So: any reader at the Wikipedia article who clicks onto its sources, can easily know that though the Wikipedia article presents a ‘history’ in which actions by passengers onboard Flight 93 caused the plane to crash there, that ‘history’ is fake, not at all real (though some allegations in that Wikipedia article might happen to be true).
This means that only readers who click through to sources can even possibly come anywhere near to knowing anything that’s at all reliable about the history of our time. And, of course, the longer that any event recedes into history, the more immovably fixed the lies become as being ‘history’. We live actually in a world of lies. If modern ‘history’ is fake, then ancient ‘history’ is even more so. What about the Bible? What about even recently written ‘history’ books?
If Wikipedia is the best that ‘the market’ can come up with for ‘a free press’ in a ‘democracy’, then democracy isn’t at all possible. Something vastly better than this is definitely needed. What’s displayed here isn’t democracy at all: it’s merely ‘democracy’. This means that all of the military invasions by ‘democratic’ countries (such as America), against other countries, are the actions by dictatorships, not actions against dictatorships (as is always claimed).
So, it’s actually rather easy to document that 1984 — the reality, and not merely the novel — has, indeed, arrived, in our time.
However, at least in our time, we possess — for the very first time in all of history — the ability to access, merely a click away, an allegation’s actual source, at least in articles such as the present one (since all sources here are linked). The people living in ancient times who were not themselves aristocrats (the people making the key governmental decisions) were unalterably 100% vulnerable to being deceived by aristocrats’ and clergies’ lies, deceived into doing whatever those decision-makers wanted to manipulate them into doing — such as “fighting for God and country!” Unfortunately, the percentage of today’s people who care enough to be skeptical of whatever other people are trying to sell, and to dig deeper than the mere assertions, even just to click onto a link, is too tiny for democracy to be able to function. Unless they become the majority, “democracy” will remain merely a word, not yet even near to being the reality, anywhere.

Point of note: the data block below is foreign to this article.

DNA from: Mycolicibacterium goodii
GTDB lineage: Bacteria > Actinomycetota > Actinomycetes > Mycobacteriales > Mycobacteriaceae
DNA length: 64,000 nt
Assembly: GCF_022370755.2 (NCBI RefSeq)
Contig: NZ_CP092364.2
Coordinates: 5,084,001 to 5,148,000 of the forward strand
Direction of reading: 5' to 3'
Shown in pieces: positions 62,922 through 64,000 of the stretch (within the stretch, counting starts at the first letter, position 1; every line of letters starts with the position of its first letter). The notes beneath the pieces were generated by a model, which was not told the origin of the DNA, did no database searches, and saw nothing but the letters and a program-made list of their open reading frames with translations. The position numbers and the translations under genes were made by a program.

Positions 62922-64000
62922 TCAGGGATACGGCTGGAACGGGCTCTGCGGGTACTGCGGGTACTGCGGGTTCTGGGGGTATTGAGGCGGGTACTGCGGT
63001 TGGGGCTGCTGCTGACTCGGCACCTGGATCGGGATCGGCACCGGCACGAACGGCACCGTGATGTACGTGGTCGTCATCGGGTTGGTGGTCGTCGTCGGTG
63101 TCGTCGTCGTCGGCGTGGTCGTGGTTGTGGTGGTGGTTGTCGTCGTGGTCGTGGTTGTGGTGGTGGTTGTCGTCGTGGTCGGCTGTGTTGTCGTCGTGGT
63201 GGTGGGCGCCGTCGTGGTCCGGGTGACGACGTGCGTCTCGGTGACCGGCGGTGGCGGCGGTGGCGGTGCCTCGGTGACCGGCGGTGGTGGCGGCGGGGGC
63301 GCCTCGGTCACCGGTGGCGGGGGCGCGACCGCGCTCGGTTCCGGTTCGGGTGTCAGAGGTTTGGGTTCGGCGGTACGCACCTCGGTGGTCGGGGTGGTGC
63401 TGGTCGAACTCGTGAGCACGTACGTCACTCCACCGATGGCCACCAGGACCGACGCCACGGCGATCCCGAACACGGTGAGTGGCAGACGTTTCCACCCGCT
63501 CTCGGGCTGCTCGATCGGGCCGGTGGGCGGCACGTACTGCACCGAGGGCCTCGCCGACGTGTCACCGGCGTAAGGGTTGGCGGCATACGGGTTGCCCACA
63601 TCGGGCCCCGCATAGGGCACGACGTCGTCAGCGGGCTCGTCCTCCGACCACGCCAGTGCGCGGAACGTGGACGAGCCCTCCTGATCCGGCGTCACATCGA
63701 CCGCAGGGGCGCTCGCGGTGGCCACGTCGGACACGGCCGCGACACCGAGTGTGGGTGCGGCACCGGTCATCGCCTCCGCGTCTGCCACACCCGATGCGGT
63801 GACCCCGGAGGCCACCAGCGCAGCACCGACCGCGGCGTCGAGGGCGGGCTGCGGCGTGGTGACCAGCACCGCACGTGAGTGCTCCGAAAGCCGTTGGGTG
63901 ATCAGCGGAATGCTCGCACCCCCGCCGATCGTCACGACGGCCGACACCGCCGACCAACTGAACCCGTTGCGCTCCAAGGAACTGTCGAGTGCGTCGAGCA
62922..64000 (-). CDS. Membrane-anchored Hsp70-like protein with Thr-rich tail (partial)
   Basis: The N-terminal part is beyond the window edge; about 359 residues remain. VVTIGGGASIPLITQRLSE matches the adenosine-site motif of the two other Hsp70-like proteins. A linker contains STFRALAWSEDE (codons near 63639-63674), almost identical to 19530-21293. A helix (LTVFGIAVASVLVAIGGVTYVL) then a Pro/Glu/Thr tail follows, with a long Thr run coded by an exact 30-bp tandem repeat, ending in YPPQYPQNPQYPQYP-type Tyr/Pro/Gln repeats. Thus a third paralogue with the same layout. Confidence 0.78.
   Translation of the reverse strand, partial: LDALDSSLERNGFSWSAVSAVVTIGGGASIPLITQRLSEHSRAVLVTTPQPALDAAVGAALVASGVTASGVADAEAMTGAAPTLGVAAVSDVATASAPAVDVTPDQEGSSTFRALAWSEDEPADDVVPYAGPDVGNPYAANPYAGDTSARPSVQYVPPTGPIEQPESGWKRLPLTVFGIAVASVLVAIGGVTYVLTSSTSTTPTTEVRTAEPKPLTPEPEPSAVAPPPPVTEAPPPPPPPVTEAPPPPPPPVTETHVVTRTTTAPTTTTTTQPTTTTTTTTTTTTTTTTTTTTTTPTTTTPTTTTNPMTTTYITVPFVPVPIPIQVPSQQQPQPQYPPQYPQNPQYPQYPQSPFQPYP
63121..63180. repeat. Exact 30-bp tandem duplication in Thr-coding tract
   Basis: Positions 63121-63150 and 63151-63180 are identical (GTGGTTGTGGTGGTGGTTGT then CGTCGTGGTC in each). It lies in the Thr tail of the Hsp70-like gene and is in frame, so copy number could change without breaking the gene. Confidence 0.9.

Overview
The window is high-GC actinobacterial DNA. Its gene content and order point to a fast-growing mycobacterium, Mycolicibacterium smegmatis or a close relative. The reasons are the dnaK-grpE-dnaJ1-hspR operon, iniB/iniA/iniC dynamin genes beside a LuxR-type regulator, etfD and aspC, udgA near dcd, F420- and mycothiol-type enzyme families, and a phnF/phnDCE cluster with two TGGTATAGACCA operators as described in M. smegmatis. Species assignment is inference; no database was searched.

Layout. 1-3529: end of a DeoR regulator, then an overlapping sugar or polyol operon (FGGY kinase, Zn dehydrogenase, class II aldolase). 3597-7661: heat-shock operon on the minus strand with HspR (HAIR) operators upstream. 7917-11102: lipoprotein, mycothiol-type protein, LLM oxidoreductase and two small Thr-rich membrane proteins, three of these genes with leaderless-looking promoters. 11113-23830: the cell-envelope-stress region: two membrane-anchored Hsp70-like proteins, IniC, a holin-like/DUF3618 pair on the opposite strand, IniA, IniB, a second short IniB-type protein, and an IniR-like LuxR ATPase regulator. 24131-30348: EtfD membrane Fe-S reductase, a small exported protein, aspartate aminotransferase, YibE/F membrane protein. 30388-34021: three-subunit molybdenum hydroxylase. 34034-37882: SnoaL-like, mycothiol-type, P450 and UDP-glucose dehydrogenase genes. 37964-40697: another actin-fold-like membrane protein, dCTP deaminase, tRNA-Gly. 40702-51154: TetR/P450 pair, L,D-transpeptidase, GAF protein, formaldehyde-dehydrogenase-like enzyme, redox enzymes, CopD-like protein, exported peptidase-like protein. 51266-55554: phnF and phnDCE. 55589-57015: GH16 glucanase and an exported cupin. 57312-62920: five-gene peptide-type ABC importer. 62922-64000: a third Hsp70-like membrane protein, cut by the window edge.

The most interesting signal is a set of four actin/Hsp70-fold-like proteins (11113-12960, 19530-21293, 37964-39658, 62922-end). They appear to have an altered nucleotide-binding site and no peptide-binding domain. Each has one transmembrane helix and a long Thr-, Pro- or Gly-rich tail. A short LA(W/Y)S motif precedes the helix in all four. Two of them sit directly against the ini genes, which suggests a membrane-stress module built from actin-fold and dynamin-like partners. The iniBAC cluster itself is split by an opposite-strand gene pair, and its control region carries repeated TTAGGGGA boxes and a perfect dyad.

That, for example, explains why, despite common realities such as this, “74% [of Americans] view Israel favorably, vs. 21% for Palestinian Authority”. In order for the national aristocracy to control its mass of voters, it must first deceive its mass of voters; and, in America, they’re deceived, and have been so, for decades, at least.
Poll Shows Americans Support the Invasion of Syria – What they Misunderstand About that War
The first even marginally trustworthy poll of American “registered voters” regarding the April 14th U.S.-and-allied missiles-invasion of Syria, shows an overwhelming 66% supporting the invasion (36% “Strongly” and 30% “Somewhat), and only 23% opposing (8% “Strongly” and 11% “Somewhat”).